Free State dairy farmer Mick Quin has managed to grow his business by more than 800% at a time when many inland producers are struggling to survive. His secret, as Sabrina Dean discovered, is active and precise pasture management.
When his farm dam broke on Wednesday, 8 June 2011, fourth-generation dairy producer Mick Quin was convinced he saw the future of his business vanishing as rapidly as the water.
At that stage he was milking about 200 cows a day on the 1 146ha farm Bishops Glen on the outskirts of Bloemfontein.
The disaster had been caused by heavy rain and resulted in a huge flood of water bursting the wall of the dam along the Renosterspruit.
Mick was faced with a crisis, as fixing the dam was unaffordable at existing production levels.
“I was financially in trouble, so I had to make a plan,” he recalls.
Instead of throwing in the towel, Mick sought and found investors in the Eastern Cape who provided not only financial backing, but the know-how to implement a seasonal, pasture-based dairy.
“It’s the best thing I ever did,” he says simply.
Today, six years later, Mick is milking 1 650 cows a day at peak production periods.
A new approach
Mick partnered with three shareholders, two of whom provided capital. The third,
the Collett dairy farming family comprising father Hilton and sons Hilton and Llewellyn, provided both capital and expertise.
They played a pivotal role in restructuring the dairy operation and have helped to manage the Bishops Glen Trading Trust.
“It’s nice to have them on-board because they come up every six weeks to two months and assist me,” says Mick.
The partnership was set up for a 10-year period, with Mick retaining an option to buy back 10% of the shares after seven years, and buy out the other shareholders after 10 years.
All partners receive a monthly return on their investment, and the farm itself remains Mick’s property.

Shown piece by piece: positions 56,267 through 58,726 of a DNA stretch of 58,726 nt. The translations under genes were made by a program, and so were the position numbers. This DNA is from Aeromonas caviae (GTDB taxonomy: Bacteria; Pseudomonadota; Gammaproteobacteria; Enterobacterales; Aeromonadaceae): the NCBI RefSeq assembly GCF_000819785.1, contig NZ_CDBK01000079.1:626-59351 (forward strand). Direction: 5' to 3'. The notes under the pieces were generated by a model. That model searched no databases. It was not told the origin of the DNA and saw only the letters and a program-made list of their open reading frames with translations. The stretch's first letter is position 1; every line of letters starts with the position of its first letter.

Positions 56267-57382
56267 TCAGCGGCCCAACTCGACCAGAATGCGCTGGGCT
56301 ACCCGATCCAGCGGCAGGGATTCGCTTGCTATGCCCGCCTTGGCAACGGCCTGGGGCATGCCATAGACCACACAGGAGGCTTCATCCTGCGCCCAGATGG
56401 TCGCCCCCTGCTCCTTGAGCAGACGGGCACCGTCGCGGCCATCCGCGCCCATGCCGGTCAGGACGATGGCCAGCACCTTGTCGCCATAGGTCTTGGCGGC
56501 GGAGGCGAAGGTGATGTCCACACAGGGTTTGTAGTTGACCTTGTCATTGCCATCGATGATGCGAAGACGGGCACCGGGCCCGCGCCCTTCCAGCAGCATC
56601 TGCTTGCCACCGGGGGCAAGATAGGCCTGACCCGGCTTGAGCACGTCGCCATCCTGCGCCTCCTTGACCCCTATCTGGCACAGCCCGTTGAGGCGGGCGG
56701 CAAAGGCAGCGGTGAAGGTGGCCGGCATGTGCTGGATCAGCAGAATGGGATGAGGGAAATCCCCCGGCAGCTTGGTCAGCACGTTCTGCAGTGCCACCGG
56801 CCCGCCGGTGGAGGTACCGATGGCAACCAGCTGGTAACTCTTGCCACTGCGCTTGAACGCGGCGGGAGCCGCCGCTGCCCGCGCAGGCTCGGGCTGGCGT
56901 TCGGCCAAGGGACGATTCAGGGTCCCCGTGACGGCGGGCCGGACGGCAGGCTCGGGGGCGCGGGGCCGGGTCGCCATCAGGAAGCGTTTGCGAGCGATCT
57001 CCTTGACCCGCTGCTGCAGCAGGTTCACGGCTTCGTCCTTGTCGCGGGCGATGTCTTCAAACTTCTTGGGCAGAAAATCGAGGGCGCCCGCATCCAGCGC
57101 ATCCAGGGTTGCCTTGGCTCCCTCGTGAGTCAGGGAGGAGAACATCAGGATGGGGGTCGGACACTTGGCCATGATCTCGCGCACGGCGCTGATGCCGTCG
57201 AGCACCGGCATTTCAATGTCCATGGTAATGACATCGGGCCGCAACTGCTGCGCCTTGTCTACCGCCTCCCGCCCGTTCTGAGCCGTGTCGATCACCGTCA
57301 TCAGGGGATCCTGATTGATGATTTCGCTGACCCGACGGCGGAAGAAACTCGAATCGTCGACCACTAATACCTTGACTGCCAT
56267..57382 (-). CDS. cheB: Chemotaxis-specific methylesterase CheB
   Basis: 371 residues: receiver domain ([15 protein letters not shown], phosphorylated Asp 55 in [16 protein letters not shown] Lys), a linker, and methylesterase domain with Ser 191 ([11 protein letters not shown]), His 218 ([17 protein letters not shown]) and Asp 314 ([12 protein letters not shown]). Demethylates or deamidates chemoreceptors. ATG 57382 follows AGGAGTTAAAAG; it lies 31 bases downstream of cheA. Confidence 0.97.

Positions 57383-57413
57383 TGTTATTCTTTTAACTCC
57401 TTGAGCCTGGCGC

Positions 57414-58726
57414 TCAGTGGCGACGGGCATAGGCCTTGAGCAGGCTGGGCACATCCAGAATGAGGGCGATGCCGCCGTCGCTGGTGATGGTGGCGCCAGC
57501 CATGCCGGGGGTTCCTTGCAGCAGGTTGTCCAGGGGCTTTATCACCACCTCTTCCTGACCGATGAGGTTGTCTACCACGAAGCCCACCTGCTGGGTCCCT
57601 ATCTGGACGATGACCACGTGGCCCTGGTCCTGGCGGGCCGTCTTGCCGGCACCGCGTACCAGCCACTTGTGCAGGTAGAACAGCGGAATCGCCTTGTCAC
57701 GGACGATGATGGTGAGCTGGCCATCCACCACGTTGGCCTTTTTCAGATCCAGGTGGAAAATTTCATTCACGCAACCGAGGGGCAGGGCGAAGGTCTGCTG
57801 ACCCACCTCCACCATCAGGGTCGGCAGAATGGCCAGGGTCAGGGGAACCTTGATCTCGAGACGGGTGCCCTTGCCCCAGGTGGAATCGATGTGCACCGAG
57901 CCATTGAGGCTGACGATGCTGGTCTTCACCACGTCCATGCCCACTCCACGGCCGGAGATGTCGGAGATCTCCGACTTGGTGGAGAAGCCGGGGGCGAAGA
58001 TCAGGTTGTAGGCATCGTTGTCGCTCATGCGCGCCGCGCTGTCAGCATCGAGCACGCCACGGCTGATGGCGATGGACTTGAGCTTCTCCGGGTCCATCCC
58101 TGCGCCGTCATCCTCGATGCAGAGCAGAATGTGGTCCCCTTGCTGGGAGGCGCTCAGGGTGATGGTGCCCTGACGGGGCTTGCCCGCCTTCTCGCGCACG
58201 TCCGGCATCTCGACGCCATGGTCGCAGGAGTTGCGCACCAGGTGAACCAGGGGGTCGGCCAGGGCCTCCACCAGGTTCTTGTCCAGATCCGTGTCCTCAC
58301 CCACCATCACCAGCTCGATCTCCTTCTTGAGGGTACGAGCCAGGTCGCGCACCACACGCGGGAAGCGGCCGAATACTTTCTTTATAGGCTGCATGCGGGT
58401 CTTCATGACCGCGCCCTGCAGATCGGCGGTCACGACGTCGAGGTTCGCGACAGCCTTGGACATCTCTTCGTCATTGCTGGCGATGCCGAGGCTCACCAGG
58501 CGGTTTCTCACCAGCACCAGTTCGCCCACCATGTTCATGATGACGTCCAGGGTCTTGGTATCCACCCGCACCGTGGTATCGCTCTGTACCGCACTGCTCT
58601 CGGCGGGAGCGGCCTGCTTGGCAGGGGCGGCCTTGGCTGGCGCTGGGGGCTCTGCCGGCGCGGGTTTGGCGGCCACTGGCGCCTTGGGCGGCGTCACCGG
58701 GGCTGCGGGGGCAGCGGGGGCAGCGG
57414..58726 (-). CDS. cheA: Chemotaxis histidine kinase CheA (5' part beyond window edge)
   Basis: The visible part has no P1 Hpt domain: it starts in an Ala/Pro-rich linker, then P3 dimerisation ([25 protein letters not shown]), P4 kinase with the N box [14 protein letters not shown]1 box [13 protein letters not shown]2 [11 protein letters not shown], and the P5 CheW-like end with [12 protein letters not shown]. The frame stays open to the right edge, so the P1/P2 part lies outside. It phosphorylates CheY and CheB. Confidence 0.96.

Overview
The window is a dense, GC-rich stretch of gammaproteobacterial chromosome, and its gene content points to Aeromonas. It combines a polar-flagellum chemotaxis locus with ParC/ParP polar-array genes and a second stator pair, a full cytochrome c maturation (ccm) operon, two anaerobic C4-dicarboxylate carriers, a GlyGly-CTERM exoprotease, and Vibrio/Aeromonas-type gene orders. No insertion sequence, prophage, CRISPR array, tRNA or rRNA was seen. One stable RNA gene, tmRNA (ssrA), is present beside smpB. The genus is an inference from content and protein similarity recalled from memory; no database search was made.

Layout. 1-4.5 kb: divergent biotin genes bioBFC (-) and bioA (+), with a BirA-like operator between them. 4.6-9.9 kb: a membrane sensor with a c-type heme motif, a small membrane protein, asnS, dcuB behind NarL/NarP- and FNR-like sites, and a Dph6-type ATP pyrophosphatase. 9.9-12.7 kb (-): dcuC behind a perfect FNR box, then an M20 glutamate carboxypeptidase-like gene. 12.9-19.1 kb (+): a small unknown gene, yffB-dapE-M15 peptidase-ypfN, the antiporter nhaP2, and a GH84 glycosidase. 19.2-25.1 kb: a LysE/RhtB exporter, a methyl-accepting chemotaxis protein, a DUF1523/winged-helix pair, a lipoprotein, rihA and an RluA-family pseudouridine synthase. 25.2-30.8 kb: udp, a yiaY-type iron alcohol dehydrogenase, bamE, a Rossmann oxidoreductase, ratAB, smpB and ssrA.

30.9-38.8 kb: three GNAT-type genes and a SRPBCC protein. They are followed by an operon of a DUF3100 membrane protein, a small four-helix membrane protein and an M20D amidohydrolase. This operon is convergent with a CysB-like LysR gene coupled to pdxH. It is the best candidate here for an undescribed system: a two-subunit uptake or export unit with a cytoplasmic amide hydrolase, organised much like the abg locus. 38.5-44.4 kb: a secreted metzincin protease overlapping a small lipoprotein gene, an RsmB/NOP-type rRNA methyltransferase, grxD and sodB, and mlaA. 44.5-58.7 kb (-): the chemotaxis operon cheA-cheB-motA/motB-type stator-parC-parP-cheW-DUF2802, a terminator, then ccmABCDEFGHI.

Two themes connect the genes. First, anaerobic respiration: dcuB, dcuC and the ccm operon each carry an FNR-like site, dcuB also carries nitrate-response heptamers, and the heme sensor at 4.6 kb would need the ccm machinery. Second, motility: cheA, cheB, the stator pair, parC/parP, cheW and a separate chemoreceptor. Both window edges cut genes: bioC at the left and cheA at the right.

The new dairy business, which officially got underway in January 2012, required a complete re-evaluation of its existing systems.
Mick is not the first farmer to say, “we farm grass”, but this slogan is truly at the heart of his operation.
The “dairy platform”, as he calls it, comprises 27 irrigation pivots across 240ha. Additional pastures can be incorporated to increase the total grazing area to about 400ha, which is needed during the winter months.
Pastures are planted to perennial rye grass and clover, and managed according to a strict rotation. This is not simply a schedule stuck on the wall; the grass is measured daily with a device known as a New Zealand plate measure.
Mick explains that rye grass is a three-bladed grass; as the fourth blade begins to emerge the first starts to die. The best time to graze the grass is therefore at the two-and-a-half to three-leaf stage, and this requires active management.
Each pivot is divided into segments to create camps. Cows are then grazed in order of performance, starting with the most productive.
Less productive animals come next, followed by dry cows and heifers. Each rotation (all three groups) lasts a maximum of 72 hours, and then that section of pasture is rested to prevent the grass from going dormant.
“When grass goes dormant, it takes longer to recover. So the cows must be off in 72 hours and we then fertilise and irrigate it,” he says.
The length of a full rotation of the dairy platform varies according to the time of year and the grass growth rate; it can be as short as 21 days in spring, and as long as 90 days in winter.
Each cow requires 20kg of dry matter a day. About 15kg is grazed off pasture, with the remainder in the form of a meal ration provided at milking. This is a milled, maize-based mixture that contains the correct balance of vitamins and minerals.
Mick and his team cut grass to supplement the pasture if the volume is insufficient. They also cut excess grass to prevent wasting the resource.
In winter months (May to August), it is sometimes necessary to supplement with tef, eragrostis or lucerne.